Russia’s Defense Ministry (MoD) on Wednesday released a video it claims shows the destruction of a Ukrainian uncrewed surface vessel (USV) attempting to attack the Project 18280 Yuriy Ivanov class intelligence ship Ivan Khurs in the Black Sea about 90 miles northeast of Turkey's Bosphorus Strait.
The video, published by the MoD’s official Zvezdanews outlet, shows the last seconds of what it says was a Ukrainian USV approaching the Ivan Khurs. Several tracer rounds, apparently from deck-mounted 14.5mm machine guns, are observed narrowly missing the USV before it turns and is struck on the bow, exploding in a tremendous fireball.
“Today at 5:30 a.m., the Ukrainian armed forces made an unsuccessful attempt to attack the Ivan Khurs ship of the Black Sea fleet with three unmanned speedboats,” the MoD said in a statement. The ship “is performing tasks to ensure the safety of the operation of the Turkish Stream and Blue Stream gas pipelines in the exclusive economic zone of the Republic of Turkey.”
Turkish Stream, now formally known as TurkStream, and Blue Stream both carry Russian natural gas to Turkey.
All three USVs “were destroyed by fire from the standard armament of a Russian ship 140km (about 90 miles) northeast of the Bosphorus,” the Russian MoD claimed. “The ship Ivan Khurs of the Black Sea fleet continues to fulfill its tasks.”
The Russian Navy has two Project 18280 intelligence ships, the other being the Yuriy Ivanov. They are equipped with four MTPU marine pedestal mounts, each with a single 14.5mmKPVTmachine gun, located at various points on the deck, primarily for force protection against various close-in threats. The ships are also said to have six 9K38 Igla surface-to-air missile launchers, and 32 9M39 missiles for them, to defend fixed-wing aircraft and helicopters. It is not immediately clear if the Igla launchers are installed on some type of naval mounting or are shoulder-fired types available to the crew.
The 315-foot-long vessel, which displaces more than 4,000 tons, was named after Vice Admiral Ivan Khurs, a Soviet naval intelligence pioneer. It was commissioned on June 18, 2018.
Whether this was a Ukrainian USV or Russian is unknown at this point despite the claim by the Russian MoD. The drone boat shown in the Russian MoD video appears to bear a very loose resemblance – but with noticeable differences in hull form – to those Ukraine has used in previous attacks on the Black Sea Fleet, mostly aimed at its home port of Sevastopol in the occupied Crimean peninsula.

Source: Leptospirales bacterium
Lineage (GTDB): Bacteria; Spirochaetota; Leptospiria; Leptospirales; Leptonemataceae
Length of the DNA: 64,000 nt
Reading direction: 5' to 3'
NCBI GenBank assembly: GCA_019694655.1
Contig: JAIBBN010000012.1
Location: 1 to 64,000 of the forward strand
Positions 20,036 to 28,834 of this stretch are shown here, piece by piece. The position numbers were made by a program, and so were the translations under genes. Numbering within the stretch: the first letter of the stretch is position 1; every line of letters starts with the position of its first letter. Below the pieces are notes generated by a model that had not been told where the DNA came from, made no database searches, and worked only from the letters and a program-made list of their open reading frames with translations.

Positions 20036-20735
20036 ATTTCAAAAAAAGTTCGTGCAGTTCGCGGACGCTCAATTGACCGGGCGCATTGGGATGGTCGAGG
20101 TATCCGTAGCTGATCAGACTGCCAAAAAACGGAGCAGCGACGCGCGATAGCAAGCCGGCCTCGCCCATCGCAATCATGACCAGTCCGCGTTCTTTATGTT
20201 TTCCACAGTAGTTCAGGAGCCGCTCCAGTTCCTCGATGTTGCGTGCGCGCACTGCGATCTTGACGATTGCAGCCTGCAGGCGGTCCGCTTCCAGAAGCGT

Images of the same USVs were released by the Ukrainian government in November through its UNITED24 fundraising platform. They were posted as part of an effort to crowdsource funding for the boats. Those USVs, completed and under construction, are 18-foot-long vessels said to be capable of carrying a combat load of up to 400 pounds, with a top maximum speed of about 50 mph. Each USV has a $250,000 price tag that the website says includes a ground-based, autonomous control station, a transportation and storage system, and "a data processing center." It is unclear exactly what is meant by a data processing center and officials from UNITED24 declined to answer, citing operational security concerns. You can read more about them in our coverage here.
Ukrainian USVs were claimed to be involved in attacks on the port in October and November 2022 and March 2023. During the attack last October, Ukraine claimed at least three Russian warships were damaged, including the Admiral Grigorovich class frigate Admiral Makarov, reportedly the Black Sea Fleet's new flagship after the Project 1164 Slava-class cruiser Moskva sank in April. However, those claims are still unproven.
While there has been no official comment yet from Ukraine about Wednesday’s claimed USV attack, the Ukrainian Armed Forces in October released remarkable footage purportedly from aboard several USVs used in that Oct. 29, 2022 attack on Sevastopol. The video showed the purported attack run on a guided missile frigate and Russian forces engaging the USVs with machine-gun fire.